Originally published August 1, 2019
On this first day of August 2019, a day after the US Federal Reserve blinked and launched into its first rate-cutting cycle in a decade and abandoned plans to run down its QE-bloated balance sheet (via QT), it will not be long before the Bank of Canada follows suit. Some key themes are driving the sound of inevitability here:
- Wage gains have failed to keep pace with large increases in shelter and education costs over the last decade in particular.
- Corporations and households are maxed out on debt, and without higher wages/revenues cannot carry more debt notwithstanding already low interest rates.
- Each month in 2019, consumer insolvency trustees have reported record applications, with July being reportedly the busiest in 20 years.
- Similar themes are weighing on our largest trading partner to the south, see Families go deep in debt to stay in the middle class.
- On critical home price-to-income and home price-to-rent ratios, Canada is second only to New Zealand as the two most unaffordable housing markets in the world, and this has made Canada set for a big drop in home prices, according to new reports (chart below).
- While consumption drivers are understandly in retreat, so too is business investment because so far Canada remains dependent on a fossil fuel sector from which the world is divesting. See Blackrock lost $90 billion investing in fossil fuel companies, report finds:
A report from the Institute for Energy Economics and Financial Analysis (IEEFA) has found that BlackRock has eroded the value of its $6.5tn funds by betting on oil companies that were falling in value and by missing out on growth in clean energy investments…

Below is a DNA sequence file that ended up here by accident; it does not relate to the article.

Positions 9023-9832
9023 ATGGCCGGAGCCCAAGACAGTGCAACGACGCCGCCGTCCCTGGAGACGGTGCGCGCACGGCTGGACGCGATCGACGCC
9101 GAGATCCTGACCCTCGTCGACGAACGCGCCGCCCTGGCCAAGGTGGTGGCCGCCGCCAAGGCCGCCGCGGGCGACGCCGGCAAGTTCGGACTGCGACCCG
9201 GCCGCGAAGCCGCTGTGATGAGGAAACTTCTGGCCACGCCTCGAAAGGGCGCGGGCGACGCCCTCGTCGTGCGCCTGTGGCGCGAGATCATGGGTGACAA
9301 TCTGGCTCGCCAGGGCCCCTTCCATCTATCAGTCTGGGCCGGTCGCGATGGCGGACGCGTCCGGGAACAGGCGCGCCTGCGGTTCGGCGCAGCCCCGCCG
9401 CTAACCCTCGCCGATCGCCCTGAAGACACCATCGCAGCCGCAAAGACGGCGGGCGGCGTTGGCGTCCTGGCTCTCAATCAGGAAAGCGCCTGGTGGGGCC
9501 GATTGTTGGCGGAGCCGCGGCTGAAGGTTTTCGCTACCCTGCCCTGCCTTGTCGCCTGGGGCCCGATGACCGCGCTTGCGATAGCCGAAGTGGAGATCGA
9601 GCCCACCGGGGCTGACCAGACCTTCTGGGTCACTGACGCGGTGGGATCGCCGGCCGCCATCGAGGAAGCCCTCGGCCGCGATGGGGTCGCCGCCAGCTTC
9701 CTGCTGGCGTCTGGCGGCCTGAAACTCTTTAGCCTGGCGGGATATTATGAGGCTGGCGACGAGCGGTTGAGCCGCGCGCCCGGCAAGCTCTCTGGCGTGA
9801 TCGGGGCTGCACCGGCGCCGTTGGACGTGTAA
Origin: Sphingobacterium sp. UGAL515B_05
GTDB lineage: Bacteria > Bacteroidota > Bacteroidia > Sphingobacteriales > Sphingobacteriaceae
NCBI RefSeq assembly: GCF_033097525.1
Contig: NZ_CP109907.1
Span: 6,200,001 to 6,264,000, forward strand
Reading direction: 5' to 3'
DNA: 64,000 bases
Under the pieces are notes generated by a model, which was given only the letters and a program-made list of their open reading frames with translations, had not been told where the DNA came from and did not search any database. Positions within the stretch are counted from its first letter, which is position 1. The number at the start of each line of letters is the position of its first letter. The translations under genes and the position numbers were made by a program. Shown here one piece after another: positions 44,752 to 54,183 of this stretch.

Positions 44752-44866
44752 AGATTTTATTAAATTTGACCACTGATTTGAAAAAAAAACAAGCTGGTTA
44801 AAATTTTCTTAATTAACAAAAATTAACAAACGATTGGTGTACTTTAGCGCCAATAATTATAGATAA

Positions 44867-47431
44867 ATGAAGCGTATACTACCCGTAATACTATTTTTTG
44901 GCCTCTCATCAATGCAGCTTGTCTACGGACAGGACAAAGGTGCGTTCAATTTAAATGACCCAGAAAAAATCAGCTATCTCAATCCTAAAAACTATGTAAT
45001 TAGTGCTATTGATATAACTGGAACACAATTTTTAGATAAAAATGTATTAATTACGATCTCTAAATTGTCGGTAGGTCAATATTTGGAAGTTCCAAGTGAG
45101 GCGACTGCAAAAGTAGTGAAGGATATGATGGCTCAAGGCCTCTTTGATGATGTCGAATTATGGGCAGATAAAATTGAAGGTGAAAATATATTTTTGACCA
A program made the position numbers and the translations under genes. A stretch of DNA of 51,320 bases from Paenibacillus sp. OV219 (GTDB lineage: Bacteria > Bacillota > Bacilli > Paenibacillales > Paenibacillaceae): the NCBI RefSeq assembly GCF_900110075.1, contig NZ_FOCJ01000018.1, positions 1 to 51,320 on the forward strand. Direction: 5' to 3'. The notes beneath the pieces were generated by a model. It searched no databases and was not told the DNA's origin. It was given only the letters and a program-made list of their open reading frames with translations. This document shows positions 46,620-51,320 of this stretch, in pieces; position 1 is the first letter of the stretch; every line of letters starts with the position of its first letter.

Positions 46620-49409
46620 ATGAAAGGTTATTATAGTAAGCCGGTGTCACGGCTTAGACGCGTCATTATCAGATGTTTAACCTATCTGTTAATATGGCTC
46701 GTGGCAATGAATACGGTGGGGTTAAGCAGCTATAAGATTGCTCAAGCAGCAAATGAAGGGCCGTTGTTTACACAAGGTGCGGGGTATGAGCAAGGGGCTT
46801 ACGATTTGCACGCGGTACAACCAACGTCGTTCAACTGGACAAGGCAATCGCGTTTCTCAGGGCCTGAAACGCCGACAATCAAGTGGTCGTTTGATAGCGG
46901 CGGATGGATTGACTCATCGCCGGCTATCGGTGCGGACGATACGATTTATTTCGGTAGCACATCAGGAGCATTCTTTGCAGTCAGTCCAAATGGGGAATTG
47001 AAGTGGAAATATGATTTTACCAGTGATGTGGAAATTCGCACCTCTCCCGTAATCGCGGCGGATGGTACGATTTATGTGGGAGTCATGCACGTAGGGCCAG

The report follows a stark warning from the Bank of England over the "significant risks to the economy and to the financial system" posed by fossil fuel investments.
The Bank has estimated that investments worth $20tn could be left "stranded" as governments set more ambitious climate targets.
Thirty-five years of slashing interest rates and increasing debt to stimulate consumption are now out of meaningful torque. Going forward will require heavier lifting in the form of diversified investment and innovation away from traditional engines like housing and oil and into new rapidly growing sectors in high demand. Just one such example: the global movement toward plant-based foods is an opportunity for Canada, see Pulse of the Nation: How Beyond Meat could turn this humble pea into Canada's new gold.
Disclosure: No positions.
Editor's Note: The summary bullets for this article were chosen by Seeking Alpha editors.